More tombs uncovered in Etruscan site of Vulci

Contain rings, vases, ornaments

29 September, 16:43

    (ANSAmed) - Rome, September 29 - Archaeologists working in the Etruscan necropolis of Vulci near Viterbo have found 17 tombs containing a variety of ornaments and jewellery left by relatives of the deceased to facilitate their passage to the afterlife.

    The tombs, dating back to between the third and ninth century BC, were found in the area known as Poggetto Mengarelli, where in recent months an illegal excavation by looters led archaeologists to uncover the now-famous Tomb of the Golden Scarab, that of an Etruscan princess buried around 700 B.C.

    Objects found on Thursday include silver rings, bronze ornaments and vases discovered in a man's tomb.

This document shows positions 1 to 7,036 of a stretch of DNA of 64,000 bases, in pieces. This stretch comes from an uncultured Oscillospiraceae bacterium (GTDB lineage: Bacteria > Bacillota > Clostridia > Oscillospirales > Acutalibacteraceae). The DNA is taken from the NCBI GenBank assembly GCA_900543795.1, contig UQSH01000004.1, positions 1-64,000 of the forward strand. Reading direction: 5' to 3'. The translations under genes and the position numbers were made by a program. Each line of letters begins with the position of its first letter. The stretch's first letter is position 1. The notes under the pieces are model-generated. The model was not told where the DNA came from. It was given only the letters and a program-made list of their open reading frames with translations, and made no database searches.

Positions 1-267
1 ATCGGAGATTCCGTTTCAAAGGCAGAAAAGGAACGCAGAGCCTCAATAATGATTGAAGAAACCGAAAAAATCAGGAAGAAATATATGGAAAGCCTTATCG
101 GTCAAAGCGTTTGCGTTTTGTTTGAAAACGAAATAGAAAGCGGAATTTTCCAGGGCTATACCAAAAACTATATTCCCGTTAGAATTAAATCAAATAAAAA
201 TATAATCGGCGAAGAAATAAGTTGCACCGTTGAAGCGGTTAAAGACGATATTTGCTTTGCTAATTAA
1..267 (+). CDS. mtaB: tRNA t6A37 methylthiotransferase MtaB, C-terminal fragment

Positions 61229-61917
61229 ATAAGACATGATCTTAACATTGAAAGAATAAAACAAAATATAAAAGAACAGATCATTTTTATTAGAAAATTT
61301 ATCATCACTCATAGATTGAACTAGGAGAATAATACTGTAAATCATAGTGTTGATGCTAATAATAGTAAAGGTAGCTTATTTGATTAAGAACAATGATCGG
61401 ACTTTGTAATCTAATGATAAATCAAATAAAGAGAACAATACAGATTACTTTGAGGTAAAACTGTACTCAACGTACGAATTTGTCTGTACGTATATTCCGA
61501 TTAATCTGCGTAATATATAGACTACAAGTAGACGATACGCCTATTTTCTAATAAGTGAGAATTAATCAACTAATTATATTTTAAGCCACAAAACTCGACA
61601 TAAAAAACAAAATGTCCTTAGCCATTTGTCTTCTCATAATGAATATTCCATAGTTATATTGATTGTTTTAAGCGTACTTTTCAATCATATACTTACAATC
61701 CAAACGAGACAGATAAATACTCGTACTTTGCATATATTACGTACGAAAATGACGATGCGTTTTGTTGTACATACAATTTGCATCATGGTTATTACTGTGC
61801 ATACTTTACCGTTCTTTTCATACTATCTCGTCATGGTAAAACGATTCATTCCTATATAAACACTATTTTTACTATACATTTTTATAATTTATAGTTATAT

Another tomb belonging to a young girl contains gold earrings and two siren statues. Further burial spots nearby hold a bronze mirror and other metal objects such as rings and a painted vase.

    "The number of tombs present in this small area is impressive," said Alfonsina Russo, Archaeology Superintendent for Rome, adding that the objects found inside them were extremely varied and crossed the entire history of the Etruscans.

    Carlo Casi, scientific director of the Vulci Foundation, said the excavations would continue and he expected much more to be uncovered.

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